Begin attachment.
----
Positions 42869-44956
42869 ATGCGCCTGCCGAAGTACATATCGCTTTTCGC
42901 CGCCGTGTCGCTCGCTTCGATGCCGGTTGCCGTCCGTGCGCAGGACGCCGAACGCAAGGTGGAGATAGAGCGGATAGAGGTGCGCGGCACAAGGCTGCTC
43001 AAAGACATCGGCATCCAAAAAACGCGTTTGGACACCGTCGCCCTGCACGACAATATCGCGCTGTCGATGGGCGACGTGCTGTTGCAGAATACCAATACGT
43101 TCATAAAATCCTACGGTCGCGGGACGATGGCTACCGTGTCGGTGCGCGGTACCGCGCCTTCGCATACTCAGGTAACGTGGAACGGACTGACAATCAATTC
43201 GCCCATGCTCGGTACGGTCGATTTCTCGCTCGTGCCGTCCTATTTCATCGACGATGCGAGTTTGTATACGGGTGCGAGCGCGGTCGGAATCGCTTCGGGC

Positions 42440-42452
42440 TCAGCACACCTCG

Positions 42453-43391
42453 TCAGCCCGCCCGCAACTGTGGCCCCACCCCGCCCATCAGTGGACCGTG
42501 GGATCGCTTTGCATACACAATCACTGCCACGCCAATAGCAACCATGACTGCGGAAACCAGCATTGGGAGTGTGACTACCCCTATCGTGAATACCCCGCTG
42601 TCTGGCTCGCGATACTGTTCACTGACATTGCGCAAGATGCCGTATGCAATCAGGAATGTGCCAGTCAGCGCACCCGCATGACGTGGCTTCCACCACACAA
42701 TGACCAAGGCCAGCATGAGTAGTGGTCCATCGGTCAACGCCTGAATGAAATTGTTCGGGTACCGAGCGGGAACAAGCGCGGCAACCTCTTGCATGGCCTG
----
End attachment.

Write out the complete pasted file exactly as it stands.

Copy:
Positions 42869-44956
42869 ATGCGCCTGCCGAAGTACATATCGCTTTTCGC
42901 CGCCGTGTCGCTCGCTTCGATGCCGGTTGCCGTCCGTGCGCAGGACGCCGAACGCAAGGTGGAGATAGAGCGGATAGAGGTGCGCGGCACAAGGCTGCTC
43001 AAAGACATCGGCATCCAAAAAACGCGTTTGGACACCGTCGCCCTGCACGACAATATCGCGCTGTCGATGGGCGACGTGCTGTTGCAGAATACCAATACGT
43101 TCATAAAATCCTACGGTCGCGGGACGATGGCTACCGTGTCGGTGCGCGGTACCGCGCCTTCGCATACTCAGGTAACGTGGAACGGACTGACAATCAATTC
43201 GCCCATGCTCGGTACGGTCGATTTCTCGCTCGTGCCGTCCTATTTCATCGACGATGCGAGTTTGTATACGGGTGCGAGCGCGGTCGGAATCGCTTCGGGC

Positions 42440-42452
42440 TCAGCACACCTCG

Positions 42453-43391
42453 TCAGCCCGCCCGCAACTGTGGCCCCACCCCGCCCATCAGTGGACCGTG
42501 GGATCGCTTTGCATACACAATCACTGCCACGCCAATAGCAACCATGACTGCGGAAACCAGCATTGGGAGTGTGACTACCCCTATCGTGAATACCCCGCTG
42601 TCTGGCTCGCGATACTGTTCACTGACATTGCGCAAGATGCCGTATGCAATCAGGAATGTGCCAGTCAGCGCACCCGCATGACGTGGCTTCCACCACACAA
42701 TGACCAAGGCCAGCATGAGTAGTGGTCCATCGGTCAACGCCTGAATGAAATTGTTCGGGTACCGAGCGGGAACAAGCGCGGCAACCTCTTGCATGGCCTG